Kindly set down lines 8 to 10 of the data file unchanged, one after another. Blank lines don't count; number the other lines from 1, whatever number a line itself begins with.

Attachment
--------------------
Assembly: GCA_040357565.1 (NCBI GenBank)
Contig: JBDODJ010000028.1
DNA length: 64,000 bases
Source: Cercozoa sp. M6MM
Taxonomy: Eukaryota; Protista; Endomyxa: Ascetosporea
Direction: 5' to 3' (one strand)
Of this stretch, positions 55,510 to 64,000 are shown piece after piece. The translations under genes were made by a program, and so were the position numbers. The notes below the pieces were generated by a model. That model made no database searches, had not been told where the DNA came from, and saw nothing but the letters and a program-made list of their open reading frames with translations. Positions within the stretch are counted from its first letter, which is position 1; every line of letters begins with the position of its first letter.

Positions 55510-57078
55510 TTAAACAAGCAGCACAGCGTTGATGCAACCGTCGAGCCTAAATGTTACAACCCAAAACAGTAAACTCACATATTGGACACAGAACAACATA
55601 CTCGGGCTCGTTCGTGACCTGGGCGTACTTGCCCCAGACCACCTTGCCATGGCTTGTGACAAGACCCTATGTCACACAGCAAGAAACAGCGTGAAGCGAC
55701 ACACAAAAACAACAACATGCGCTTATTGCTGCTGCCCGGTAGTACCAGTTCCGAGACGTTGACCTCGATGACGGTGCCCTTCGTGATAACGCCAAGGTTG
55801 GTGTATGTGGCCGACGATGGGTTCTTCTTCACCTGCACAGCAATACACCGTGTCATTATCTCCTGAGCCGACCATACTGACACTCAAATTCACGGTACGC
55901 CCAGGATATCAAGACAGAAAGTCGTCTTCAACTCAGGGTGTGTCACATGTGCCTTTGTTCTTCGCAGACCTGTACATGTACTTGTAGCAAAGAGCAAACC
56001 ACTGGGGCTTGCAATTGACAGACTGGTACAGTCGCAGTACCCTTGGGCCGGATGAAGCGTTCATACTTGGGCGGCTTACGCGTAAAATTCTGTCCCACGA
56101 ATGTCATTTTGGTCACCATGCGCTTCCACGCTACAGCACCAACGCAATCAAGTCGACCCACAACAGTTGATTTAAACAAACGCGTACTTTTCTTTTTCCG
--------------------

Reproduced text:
Positions 55510-57078
55510 TTAAACAAGCAGCACAGCGTTGATGCAACCGTCGAGCCTAAATGTTACAACCCAAAACAGTAAACTCACATATTGGACACAGAACAACATA
55601 CTCGGGCTCGTTCGTGACCTGGGCGTACTTGCCCCAGACCACCTTGCCATGGCTTGTGACAAGACCCTATGTCACACAGCAAGAAACAGCGTGAAGCGAC